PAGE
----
The crew carried out the required procedure from the Quick Reference Handbook (QRH). As part of the procedure they established that both Air Data Computers (ADC) were operating, before manually selecting the TLU switch to the LO SPD position. The aircraft had at this point temporarily slowed to below 180 kt. The co-pilot reported that on selection of LO SPD more roll control input was required to maintain heading and that roll authority to the right was further reduced. The commander therefore decided to return the TLU switch to AUTO and the required roll control input reduced. The green LO SPD indicator light did not illuminate.

An approach was made to runway 24, the aircraft was established on the ILS and was normally configured for a full flap landing. The crew added 10 kt to their approach speed, in accordance with the QRH. The co-pilot had to operate the control wheel with both hands in order to maintain directional control; the commander operated the power levers in the latter stages of the final approach. The co-pilot reported that the aircraft became slightly more difficult to control as the speed reduced, but remained controllable.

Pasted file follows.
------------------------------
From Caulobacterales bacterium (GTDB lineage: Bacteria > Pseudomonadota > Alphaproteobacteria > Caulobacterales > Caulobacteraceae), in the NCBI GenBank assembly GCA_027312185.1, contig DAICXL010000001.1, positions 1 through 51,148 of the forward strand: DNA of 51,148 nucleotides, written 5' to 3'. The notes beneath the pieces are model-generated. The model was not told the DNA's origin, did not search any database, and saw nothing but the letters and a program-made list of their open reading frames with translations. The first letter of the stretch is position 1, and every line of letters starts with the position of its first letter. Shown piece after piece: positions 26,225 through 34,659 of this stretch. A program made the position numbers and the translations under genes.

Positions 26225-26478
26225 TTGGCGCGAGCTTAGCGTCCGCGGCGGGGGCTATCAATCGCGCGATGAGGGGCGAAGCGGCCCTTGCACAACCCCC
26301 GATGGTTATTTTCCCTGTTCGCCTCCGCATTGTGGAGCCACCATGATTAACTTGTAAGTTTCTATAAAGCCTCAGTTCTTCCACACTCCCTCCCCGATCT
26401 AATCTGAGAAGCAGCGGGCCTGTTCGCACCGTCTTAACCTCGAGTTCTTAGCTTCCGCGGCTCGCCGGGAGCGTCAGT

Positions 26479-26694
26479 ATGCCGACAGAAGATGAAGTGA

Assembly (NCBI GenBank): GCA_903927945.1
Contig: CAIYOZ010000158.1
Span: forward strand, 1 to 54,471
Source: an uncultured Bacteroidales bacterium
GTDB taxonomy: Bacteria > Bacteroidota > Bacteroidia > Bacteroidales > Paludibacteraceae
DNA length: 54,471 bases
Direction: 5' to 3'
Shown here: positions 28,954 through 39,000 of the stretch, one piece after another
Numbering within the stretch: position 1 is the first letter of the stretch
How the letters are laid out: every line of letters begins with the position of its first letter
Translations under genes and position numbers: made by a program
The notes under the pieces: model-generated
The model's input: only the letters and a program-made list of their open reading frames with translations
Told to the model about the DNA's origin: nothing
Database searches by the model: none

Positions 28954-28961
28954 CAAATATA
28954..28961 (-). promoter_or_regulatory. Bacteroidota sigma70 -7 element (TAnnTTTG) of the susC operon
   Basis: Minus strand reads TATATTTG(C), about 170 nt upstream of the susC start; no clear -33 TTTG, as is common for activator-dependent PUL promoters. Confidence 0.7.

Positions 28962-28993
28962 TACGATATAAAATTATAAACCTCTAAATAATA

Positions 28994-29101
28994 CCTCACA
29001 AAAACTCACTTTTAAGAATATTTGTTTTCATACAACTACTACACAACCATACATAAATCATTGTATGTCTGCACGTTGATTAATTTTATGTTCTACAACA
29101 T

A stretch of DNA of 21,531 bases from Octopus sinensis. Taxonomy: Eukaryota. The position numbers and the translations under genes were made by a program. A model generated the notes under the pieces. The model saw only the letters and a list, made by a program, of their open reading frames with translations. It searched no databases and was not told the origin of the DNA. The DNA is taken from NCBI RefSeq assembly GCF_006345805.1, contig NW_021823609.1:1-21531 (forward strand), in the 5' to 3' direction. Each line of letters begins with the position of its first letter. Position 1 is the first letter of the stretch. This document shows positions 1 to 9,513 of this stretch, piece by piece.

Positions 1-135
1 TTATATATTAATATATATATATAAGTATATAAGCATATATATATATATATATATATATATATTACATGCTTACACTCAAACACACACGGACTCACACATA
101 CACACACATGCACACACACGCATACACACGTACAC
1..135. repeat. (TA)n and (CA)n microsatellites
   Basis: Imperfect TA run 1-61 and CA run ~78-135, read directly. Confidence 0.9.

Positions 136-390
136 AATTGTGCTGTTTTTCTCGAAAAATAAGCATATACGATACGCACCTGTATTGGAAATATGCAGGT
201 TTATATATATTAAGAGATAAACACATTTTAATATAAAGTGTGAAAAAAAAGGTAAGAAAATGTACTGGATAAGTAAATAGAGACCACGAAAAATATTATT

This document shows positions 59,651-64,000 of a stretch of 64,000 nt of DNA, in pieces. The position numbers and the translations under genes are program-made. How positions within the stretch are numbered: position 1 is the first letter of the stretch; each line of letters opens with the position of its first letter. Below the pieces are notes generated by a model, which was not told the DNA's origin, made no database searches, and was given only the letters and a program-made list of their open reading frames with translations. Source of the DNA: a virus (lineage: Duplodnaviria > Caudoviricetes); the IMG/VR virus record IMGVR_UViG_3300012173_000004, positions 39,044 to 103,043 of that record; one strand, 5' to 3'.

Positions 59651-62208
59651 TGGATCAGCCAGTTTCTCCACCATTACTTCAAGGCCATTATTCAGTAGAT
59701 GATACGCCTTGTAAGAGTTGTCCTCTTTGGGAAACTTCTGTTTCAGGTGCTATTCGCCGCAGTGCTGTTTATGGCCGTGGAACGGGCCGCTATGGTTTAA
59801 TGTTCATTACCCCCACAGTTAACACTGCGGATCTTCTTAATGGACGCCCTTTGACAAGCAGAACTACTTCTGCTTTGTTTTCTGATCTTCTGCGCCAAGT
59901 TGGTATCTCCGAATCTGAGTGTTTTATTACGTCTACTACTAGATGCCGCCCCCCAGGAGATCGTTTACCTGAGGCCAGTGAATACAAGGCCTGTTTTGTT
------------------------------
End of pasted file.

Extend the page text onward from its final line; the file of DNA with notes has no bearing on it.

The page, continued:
The aircraft landed just to the left of the runway centreline, whereupon the commander assumed control of the aircraft and applied reverse thrust. Despite the application of full right rudder pedal during the rollout, the aircraft diverged towards the left side of the runway. The commander re-established directional control using the steering wheel tiller. The aircraft was taxied clear of the runway and back to the engineering facility for inspection.